WeChat is a mobile messaging app, developed in China, with more than 600 million users worldwide. Combining the functions of Facebook, Twitter, and Instagram, WeChat has become the primary means of communication for members of China's younger generation, now living and working throughout the world.
This emphasis on global communication transcending local culture is the key focus of the exhibition, We Chat: A Dialogue in Contemporary Chinese Art, which brings together 10 young Chinese artists, some still based in mainland China and others living abroad. All of these artists were born after 1976, a watershed year that marks both Mao Zedong's death and the end of the Cultural Revolution. As such, these artists have enjoyed a more liberalized environment growing up in China with more freedom and opportunities than the previous generation of Chinese artists. Also, these young people are products of the opening up of China and its rapidly expanding economy over the past three decades, which has allowed them more access to information about international art movements and expanded career advantages than their teachers and mentors had.
The exhibition investigates the sharp departure the artworks of this new generation make from those of the earlier generation that came to international attention in the 1990s. The previous generation, which emerged mainly in response to the Tiananmen Square events, often looked back on Chinese history, either using iconography from the Cultural Revolution or even further back, to artifacts and craftsmanship of the Imperial dynasties. In contrast, this younger generation offers a break from the past, looking towards a future that is rooted in internet culture and new media. Most importantly, while past generations of Chinese artists made work asserting a Chinese identity, or "Chinese-ness", often situated in opposition to western culture, this younger generation was raised in a period of rapid globalization and refuses to be pigeon-holed by culture, politics, or geographic boundaries.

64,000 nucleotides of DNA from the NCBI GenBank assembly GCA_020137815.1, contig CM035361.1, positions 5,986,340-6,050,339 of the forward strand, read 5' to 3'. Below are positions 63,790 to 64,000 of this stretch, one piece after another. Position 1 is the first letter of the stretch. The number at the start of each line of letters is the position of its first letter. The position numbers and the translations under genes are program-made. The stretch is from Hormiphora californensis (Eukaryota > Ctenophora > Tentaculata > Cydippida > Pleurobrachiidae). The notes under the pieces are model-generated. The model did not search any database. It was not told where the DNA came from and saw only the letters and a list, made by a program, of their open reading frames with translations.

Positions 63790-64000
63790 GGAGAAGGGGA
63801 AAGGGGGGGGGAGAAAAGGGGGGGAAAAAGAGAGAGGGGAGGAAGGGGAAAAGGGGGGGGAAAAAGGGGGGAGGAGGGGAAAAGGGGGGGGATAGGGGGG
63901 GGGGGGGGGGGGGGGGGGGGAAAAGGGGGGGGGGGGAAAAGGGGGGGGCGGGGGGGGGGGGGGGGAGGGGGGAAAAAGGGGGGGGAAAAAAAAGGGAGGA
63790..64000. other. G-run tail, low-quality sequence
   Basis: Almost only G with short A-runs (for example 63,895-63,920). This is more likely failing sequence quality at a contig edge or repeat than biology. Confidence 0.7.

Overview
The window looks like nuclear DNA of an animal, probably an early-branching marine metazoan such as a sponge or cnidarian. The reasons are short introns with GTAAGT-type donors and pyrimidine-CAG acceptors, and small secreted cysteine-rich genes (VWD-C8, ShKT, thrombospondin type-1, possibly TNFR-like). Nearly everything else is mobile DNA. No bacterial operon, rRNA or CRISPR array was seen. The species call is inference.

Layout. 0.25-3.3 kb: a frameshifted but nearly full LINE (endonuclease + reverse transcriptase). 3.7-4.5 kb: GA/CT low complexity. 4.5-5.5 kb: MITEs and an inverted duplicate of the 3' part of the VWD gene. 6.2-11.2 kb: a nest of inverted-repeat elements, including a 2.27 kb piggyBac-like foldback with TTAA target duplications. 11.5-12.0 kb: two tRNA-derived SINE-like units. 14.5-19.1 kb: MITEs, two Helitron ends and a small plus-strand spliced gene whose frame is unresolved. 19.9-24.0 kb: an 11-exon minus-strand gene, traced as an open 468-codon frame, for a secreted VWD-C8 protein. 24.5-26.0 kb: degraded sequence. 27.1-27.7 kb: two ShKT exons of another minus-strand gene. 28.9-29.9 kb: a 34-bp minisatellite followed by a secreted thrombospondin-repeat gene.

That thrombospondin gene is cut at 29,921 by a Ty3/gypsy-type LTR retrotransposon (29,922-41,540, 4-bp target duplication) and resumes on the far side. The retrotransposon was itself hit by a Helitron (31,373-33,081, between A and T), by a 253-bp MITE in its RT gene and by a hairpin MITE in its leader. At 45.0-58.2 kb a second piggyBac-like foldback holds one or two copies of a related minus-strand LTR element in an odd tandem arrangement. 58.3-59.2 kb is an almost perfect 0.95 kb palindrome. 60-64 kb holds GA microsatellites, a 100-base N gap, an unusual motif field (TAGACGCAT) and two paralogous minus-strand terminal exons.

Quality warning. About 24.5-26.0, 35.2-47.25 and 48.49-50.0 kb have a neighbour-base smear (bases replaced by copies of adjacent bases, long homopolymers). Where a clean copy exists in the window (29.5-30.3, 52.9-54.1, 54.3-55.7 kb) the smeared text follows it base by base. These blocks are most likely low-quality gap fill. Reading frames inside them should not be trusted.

We Chat: A Dialogue in Contemporary Chinese Art explores this paradigm shift by bringing together artists who are based both in China and abroad, underscoring that location is no longer the determining factor in the production of these artworks. There actually is a long tradition of Chinese artists working in the diaspora. Such leading artists of the 1990s as Ai Weiwei, Cai Guo Qiang, Huang Yong Ping, and Xu Bing all spent significant time in the west. However, rather than underscoring the western influence on their work, they resorted to appropriation of Chinese history to insert a local culture into the global art dialogue.
In contrast, in the exhibition We Chat younger artists by and large eschew a Chinese aesthetic and reject the notion that local culture continues to frame Chinese contemporary art. Liberated from the past, they explore issues primarily concerned with the impact of globalization on their personal lives: the rapid urbanization of their hometowns, eradicating the past; the extreme shift in values between their parents and themselves resulting in a pronounced generation gap; the loneliness of being raised as only children under the one-child policy; and the pressures to succeed in a competitive, increasingly capitalistic society. At the same time, there is evidence of humor and irony in their works, often looking at the issues in all their potential absurdity.
In conclusion, We Chat: A Dialogue in Contemporary Chinese Art will be an important exhibition exploring this new notion of identity emerging among Chinese artists. Given the circumstances in China over the past three decades, these artists who have grown up with these changes are uniquely situated to imagine a new definition of identity, escaping local parameters yet injecting a new position into the dialogue of global contemporary art.
Artists include CHEN Wei, GUO Xi, JIN Shan, Pixy Yijun LIAO, LIU Chuang, LU Yang, MA Qiusha, SHI Zhiying, SUN Xun, and Bo WANG.